Lupus low disease activity state and remission and risk of mortality in patients with systemic lupus erythematosus: a prospective, multinational, longitudinal cohort study

Asia-Pacific Lupus Collaboration

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16 Citations (Scopus)

Abstract

Background: Treat-to-target goals for patients with systemic lupus erythematosus (SLE) have been validated to protect against organ damage and to improve quality of life. We aimed to investigate the association between lupus low disease activity state (LLDAS) and remission and risk of mortality in patients with SLE. We hypothesised that LLDAS has a protective association with mortality risk. Methods: In this prospective, multinational, longitudinal cohort study, we used data from patients with SLE in the Asia Pacific Lupus Collaboration cohort collected between May 1, 2013, and Dec 31, 2020. Eligible patients were adults (aged ≥18 years) who met either the 1997 American College of Rheumatology modified classification criteria for SLE or the 2012 Systemic Lupus International Collaborating Clinics classification criteria. The primary outcome was all-cause mortality, and LLDAS, remission, and variations of remission with lower glucocorticoid thresholds were the primary exposure variables. Survival analyses were used to examine longitudinal associations between these endpoints and risk of mortality. This study is registered with ClinicalTrials.gov, NCT03138941. Findings: Among a total of 4106 patients in the cohort, 3811 (92·8%) patients were included in the final analysis (median follow-up 2·8 years [IQR 1·0–5·3]; 3509 [92·1%] women and 302 [7·9%] men), of whom 80 died during the observation period (crude mortality rate 6·4 deaths per 1000 person-years). LLDAS was attained at least once in 43 (53·8%) of 80 participants who died and in 3035 (81·3%) of 3731 participants who were alive at the end of the study (p<0·0001); 22 (27·5%) participants who died versus 1966 (52·7%) who were alive at the end of the study attained LLDAS for at least 50% of observed time (p<0·0001). Remission was attained by 32 (40·0%) of 80 who died and in 2403 (64·4%) of 3731 participants who were alive at the end of the study (p<0·0001); 14 (17·5%) participants who died versus 1389 (37·2%) who were alive at the end of the study attained remission for at least 50% of observed time (p<0·0001). LLDAS for at least 50% of observed time (adjusted hazard ratio 0·51 [95% CI 0·31–0·85]; p=0·010) and remission for at least 50% of observed time (0·52 [0·29–0·93]; p=0·027) were associated with reduced risk of mortality. Modifying the remission glucocorticoid threshold (<5·0 mg/day prednisolone) was more protective against mortality than current remission definitions (0·31 [0·12–0·77]; p=0·012), and glucocorticoid-free remission was the most protective (0·13 [0·02–0·96]; p=0·046). Interpretation: LLDAS significantly reduced the risk of mortality in patients with SLE. Remission did not further reduce the risk of mortality compared with LLDAS, unless lower glucocorticoid thresholds were used. Funding: The Asia-Pacific Lupus Collaboration received funding from Janssen, Bristol Myers Squibb, Eli Lilly, and UCB for this study.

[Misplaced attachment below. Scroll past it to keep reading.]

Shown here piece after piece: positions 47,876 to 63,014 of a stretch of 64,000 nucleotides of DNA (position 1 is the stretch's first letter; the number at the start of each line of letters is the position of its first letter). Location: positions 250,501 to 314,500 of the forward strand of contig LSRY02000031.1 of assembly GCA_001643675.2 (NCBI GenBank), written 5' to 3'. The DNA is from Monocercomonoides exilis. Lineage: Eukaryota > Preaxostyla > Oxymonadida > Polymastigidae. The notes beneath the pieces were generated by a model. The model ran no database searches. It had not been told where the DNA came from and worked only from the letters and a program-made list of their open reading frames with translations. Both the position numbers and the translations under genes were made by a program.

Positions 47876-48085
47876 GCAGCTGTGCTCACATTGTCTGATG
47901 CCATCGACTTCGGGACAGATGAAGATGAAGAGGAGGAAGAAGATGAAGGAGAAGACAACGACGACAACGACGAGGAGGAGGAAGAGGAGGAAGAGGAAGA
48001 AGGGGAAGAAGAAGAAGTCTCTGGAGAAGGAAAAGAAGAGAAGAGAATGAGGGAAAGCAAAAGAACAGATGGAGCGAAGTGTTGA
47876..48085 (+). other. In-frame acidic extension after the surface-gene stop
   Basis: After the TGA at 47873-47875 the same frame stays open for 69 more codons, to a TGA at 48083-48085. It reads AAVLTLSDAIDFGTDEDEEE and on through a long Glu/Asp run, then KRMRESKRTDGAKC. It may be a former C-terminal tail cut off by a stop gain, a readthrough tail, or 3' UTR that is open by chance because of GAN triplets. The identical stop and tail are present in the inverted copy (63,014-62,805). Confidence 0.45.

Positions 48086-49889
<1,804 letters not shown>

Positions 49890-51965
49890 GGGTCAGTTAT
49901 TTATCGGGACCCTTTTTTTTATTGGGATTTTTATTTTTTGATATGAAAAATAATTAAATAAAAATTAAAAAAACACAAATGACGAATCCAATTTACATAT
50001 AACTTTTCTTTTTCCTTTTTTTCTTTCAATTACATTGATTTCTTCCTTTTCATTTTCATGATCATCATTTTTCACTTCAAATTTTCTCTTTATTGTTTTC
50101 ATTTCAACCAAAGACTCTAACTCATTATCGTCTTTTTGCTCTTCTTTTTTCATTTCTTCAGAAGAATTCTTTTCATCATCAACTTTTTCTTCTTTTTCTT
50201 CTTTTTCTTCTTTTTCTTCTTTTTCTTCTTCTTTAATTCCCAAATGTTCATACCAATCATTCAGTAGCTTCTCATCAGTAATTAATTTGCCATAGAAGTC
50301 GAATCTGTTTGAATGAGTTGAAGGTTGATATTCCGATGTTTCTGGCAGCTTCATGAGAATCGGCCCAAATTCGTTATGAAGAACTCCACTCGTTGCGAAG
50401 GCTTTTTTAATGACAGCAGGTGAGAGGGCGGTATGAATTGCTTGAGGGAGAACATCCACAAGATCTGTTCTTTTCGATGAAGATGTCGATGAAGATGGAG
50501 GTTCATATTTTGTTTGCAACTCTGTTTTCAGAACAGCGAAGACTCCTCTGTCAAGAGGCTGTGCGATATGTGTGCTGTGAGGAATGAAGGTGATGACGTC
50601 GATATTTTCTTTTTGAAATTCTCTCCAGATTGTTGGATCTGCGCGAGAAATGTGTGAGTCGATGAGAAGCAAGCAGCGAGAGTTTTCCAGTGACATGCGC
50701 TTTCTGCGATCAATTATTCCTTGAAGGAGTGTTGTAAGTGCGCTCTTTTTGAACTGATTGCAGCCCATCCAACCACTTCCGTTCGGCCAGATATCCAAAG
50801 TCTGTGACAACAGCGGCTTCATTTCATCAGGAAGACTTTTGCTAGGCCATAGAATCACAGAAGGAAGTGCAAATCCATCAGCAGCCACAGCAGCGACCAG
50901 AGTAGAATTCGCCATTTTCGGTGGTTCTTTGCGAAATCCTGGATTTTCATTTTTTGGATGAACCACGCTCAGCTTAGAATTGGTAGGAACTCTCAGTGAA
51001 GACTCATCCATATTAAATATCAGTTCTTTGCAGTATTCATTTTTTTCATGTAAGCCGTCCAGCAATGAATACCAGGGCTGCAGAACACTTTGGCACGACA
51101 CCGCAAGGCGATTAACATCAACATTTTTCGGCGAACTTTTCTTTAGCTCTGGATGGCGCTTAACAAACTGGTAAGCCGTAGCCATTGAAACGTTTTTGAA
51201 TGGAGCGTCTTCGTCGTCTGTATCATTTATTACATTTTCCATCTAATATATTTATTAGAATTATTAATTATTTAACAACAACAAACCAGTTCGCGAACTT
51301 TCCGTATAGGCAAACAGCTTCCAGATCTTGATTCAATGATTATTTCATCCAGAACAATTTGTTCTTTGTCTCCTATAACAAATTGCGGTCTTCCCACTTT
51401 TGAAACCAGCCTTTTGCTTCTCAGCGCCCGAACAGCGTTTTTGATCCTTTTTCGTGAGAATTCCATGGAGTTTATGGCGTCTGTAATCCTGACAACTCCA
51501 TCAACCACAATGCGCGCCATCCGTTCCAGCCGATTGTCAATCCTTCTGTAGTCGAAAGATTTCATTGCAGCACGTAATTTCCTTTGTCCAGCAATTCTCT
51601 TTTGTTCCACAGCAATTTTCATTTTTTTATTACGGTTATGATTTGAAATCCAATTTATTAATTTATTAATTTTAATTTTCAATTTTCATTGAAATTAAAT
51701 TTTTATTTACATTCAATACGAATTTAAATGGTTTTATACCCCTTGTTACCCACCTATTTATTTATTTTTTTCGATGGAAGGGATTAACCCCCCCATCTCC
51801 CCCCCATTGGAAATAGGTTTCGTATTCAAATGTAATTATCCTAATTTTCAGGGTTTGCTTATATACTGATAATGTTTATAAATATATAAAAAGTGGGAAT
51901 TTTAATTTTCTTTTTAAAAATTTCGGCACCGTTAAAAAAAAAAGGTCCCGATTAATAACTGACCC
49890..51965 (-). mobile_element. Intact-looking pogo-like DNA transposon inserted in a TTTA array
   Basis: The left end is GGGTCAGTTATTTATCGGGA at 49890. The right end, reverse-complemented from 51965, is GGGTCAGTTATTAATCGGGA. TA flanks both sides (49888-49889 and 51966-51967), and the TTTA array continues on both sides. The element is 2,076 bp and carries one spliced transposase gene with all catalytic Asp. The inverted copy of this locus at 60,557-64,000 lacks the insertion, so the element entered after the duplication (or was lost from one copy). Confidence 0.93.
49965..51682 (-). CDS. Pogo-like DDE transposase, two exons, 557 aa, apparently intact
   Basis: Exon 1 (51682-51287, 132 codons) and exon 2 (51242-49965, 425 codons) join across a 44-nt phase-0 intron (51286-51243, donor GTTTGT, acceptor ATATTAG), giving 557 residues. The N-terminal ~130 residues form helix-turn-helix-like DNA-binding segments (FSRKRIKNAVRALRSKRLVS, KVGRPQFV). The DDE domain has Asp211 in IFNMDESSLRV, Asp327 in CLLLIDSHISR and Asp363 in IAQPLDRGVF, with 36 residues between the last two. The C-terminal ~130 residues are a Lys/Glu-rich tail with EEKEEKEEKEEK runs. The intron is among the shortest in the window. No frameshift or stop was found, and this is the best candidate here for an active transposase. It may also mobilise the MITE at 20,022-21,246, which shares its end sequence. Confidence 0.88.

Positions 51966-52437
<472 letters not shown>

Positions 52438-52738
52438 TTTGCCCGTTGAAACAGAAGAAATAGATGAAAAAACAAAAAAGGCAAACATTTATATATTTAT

Original languageEnglish
Pages (from-to)e822-e830
JournalThe Lancet Rheumatology
Volume4
Issue number12
DOIs
Publication statusPublished - 2022 Dec

ASJC Scopus subject areas

  • Rheumatology
  • Immunology and Allergy
  • Immunology

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